BPO. Creativity. Confused?



Service Design

Aug, 2017


How can a BPM company use Design Thinking to achieve customer experience excellence


Methods like Customer Journey Mapping, Co-creation and Storytelling have been integrated in the workflows to systematically improve and scale customer experience


Experiential Workshops

India has long been a popular destination for providing cost-effective solutions to manage business operations however; this landscape is changing as the BPM industry moves from a traditionally labour-intensive sector to being technologically-driven. While the industry has championed methods like Six Sigma and Lean to achieve high efficiency levels there is now a growing need for applying a consultative approach to solving business problems and delivering better customer experiences. To achieve this, Firstsource was looking to integrate Design Thinking in the organization which would equip its senior and middle management to creatively handle client challenges.

TinkerLabs approach:

TinkerLabs designed the workshops focusing on

  • A lot of industry-based examples and case studies

  • Creative exercises for imagined futures

  • Service design tools like Customer Journey Maps, Scenario Planning and Personas

  • Differences and similarities between Design Thinking and Six Sigma

  • When to use Design Thinking and when not to use Design Thinking

What happened on ground:

The workshop started with expectation mapping and discussion around how Design Thinking can fuel innovation. Imagination based exercises were done to get the participants out of their comfort zone and get into the creativity mode. These exercises also helped the participants to visualize the importance of incorporating customers POV right at the beginning of the innovation process for successful adoption of new technologies.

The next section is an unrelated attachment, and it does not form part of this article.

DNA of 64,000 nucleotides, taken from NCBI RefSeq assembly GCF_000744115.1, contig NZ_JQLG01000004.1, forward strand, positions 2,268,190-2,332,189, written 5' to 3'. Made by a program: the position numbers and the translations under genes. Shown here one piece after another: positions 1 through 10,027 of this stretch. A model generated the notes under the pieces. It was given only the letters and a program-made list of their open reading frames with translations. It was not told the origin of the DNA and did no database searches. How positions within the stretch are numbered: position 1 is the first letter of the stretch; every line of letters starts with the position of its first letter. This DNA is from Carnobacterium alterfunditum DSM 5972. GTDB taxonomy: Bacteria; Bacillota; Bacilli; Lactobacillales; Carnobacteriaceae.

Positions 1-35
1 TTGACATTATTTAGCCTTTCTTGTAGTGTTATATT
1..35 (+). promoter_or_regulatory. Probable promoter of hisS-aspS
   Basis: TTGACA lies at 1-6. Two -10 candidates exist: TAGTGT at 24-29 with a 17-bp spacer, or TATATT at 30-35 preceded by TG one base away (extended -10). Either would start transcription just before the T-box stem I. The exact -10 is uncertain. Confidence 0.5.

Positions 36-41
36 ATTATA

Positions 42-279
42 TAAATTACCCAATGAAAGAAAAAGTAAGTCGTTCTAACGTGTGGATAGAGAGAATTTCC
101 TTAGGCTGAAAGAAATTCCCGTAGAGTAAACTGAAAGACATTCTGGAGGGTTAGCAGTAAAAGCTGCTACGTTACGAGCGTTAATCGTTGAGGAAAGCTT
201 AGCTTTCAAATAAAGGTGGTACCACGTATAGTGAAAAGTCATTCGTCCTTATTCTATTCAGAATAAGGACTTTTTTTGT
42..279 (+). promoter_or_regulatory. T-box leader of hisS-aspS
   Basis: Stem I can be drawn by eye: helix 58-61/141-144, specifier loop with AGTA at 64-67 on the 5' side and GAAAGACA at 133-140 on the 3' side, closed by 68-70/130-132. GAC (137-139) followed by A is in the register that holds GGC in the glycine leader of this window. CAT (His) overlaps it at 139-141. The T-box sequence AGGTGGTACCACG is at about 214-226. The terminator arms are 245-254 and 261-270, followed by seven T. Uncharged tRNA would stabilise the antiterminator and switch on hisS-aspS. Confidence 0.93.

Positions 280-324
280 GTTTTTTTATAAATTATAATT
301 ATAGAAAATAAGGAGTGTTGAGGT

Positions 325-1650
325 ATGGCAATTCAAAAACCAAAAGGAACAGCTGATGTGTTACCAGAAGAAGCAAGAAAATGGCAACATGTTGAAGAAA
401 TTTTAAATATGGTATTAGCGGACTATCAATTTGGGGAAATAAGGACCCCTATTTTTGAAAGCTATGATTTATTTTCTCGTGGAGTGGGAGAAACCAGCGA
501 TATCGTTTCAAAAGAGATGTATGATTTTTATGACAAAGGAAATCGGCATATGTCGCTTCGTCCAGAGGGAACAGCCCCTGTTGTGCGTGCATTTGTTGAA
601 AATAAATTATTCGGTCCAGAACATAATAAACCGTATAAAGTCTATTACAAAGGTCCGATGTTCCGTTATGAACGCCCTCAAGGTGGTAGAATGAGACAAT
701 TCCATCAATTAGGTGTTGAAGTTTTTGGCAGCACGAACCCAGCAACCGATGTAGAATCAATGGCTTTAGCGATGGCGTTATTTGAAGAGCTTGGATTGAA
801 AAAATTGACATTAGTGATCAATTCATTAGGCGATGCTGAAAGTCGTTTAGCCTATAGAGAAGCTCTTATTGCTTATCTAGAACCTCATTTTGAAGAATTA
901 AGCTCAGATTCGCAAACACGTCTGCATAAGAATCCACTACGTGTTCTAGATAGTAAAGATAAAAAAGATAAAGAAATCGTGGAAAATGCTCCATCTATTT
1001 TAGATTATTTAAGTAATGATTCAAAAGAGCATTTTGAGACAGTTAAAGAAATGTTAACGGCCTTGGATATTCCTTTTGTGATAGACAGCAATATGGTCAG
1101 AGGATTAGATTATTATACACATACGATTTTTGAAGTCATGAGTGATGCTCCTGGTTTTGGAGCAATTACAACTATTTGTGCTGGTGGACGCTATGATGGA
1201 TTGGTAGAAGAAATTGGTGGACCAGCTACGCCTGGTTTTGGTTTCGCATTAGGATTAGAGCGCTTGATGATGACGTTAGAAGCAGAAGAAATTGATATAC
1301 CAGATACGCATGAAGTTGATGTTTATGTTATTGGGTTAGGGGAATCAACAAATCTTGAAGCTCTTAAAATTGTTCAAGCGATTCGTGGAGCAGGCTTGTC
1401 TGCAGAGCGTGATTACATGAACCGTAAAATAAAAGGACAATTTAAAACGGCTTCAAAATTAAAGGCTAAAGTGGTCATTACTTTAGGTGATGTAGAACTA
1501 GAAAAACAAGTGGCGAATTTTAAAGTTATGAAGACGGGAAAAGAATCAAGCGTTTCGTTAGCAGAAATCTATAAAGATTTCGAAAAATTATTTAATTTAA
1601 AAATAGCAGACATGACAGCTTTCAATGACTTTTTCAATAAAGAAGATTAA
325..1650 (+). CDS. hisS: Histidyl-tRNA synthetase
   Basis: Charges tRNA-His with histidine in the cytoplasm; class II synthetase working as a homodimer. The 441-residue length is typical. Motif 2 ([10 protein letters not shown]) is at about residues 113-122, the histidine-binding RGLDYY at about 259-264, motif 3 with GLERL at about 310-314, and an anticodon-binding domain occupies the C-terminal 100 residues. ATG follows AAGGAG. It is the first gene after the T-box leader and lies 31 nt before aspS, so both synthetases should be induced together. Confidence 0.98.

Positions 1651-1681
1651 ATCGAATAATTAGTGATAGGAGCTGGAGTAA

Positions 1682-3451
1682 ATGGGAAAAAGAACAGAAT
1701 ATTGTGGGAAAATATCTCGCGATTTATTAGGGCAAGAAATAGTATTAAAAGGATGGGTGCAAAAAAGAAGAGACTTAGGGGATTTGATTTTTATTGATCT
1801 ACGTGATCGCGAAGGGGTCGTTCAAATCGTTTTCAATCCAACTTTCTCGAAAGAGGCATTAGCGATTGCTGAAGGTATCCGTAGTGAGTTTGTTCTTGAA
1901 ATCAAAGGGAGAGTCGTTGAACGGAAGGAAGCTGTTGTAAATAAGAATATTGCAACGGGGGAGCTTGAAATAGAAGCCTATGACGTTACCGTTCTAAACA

After understanding the basic framework of DT the participants were divided into smaller teams, each team picked up a design challenge around travel or finance sector.  We used the customer Journey Map as the foundation for running the challenge. The map was used as a template to plan the research for empathy stage, identify the various stakeholders, choose the research techniques best suited for their challenge, and what should be the research focus.

Once the teams finished their research they mapped all the finding onto the CJM. How Might We statements were made around the pain and pleasure points that emerged. Multiple ideation sessions were done before the teams narrowed down on two solutions. The solutions were further threshed out and prototypes were made. The prototypes were tested with Firstsource employees who were not a part of the workshops.

Based on the feedback received during testing the teams then made further improvements into their solutions and showcased them to the rest of the teams. The session ended with a discussion around DT and Six Sigma and how and when to use these methods. A roadmap for applying DT in the current projects was figured out.

What did we achieve:

The senior and middle management of Firstsource was equipped with DT tools to apply in their daily work. A recent follow up with the organization revealed that the organization is actively using some of the empathy techniques in their projects. They have been using CJM as a tool for storytelling and sharing customer insights. Co-creation was something which was highly appreciated and now is a regular part of their project planning.

Highlight of the project:

We design our workshop in such a way that it requires a lot of activity, moving around and laptops/mobiles are prohibited. So, to imagine a person with no arms and no legs to be comfortable and take part in all the activities was beyond our expectations. We had the wonderful opportunity of working with Shalini Saraswathi, a quadruple amputee, who also runs marathons.

BPO Creativity Confused.

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